06/01/2020 - Boat - Australia - No Injury

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alb
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06/01/2020 - Boat - Australia - No Injury

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Quarantining divers film tiger shark taking repeated bites at boat in 'middle of nowhere'

A group of adventurers quarantining on a boat in the remote Middleton Reef off NSW were shocked after a large tiger shark repeatedly lunged at their boat, nearly taking the toes of their captain.

Underwater oceanographer Dean Cropp, who runs the YouTube channel Barefoot Captain, told 9news.com.au he was diving with his crew when he spotted the large predator encroaching on them.

They exited the water "real quick", he said.

The sighting was just the start of their encounter.

As Mr Cropp stood on the back of his boat and filmed the encounter, the shark made a lunge at the vessel – its teeth landing just centimetres from his foot.

"I jumped, my feet were right there," the 40-year-old Sydneysider said.

"I told everyone to jump up off the back deck.

"I was really surprised. I've seen tiger sharks do crazy stuff when they're being fed but none of that was happening."
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For nearly an hour the inquisitive shark circled their boat and proceeded to take repeated bites at the back deck and dingy.

While most would be terrified during the encounter, Mr Cropp said the shark was just a curious juvenile who likely hadn't seen humans before.

"One of the water pumps at the back of the boat kept turning off and on, which is normal. But that little bit of vibration seemed to be enough. Every time that pump turned on he'd turn towards the boat," he said.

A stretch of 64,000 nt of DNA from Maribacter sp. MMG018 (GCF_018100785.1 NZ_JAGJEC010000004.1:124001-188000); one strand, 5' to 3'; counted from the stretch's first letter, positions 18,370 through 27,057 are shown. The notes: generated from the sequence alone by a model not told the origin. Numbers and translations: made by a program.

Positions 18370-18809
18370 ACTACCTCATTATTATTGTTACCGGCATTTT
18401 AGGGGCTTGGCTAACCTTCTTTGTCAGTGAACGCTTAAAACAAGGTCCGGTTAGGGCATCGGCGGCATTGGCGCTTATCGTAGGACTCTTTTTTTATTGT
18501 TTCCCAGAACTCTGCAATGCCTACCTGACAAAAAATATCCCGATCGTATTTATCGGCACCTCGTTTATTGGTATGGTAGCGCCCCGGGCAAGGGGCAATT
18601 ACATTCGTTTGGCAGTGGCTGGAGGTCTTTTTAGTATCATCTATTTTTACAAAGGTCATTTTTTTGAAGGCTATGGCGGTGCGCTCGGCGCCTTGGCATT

"Tiger sharks are just really inquisitive. They'll want to taste that thing they don't understand.

"The problem is for a tiger shark to have a test nibble of you would be fatal out there, so we stayed out of the water for the rest of the day. He was just too interested."

Following in his father's footsteps
Mr Cropp was keen to follow in the footsteps of his father Ben, who had explored the isolated reef, which is around 220km from Lord Howe Island, decades prior.

The ocean lover explained that Middleton Reef is the southern-most reef system in the world and is a "sanctuary" for sharks as there is no commercial fishing.

"It's got a lot of sharks, and a lot of shipwrecks. I was really keen to go and explore there," he said.

"When this whole lockdown started, my work dried up, so I got my crew and sailed out of Sydney before we couldn't.

"My idea was to follow my father's first expedition out to sea in the 1970s. He also encountered lots of sharks including a large tiger shark."

Tiger sharks are listed as a near-threatened species, however the Australian Marine Conservation Society (AMCS) has called for them to be listed as endangered in Australian waters after a study reported a 71 per cent decline in their numbers over three decades.

Mr Cropp views his encounter as a once-in-a-lifetime experience.

"This is their world. We've gone and sailed to one of the most remote parts of Australia where just by the fact it's so remote and protected this has become a shark sanctuary," he said.

"By accident Middleton probably has the most sharks I've ever seen on the east coast of Australia and I go there because of that.

It's one of the coolest things to see sharks like there would have been back in my dad's day.

https://www.9news.com.au/
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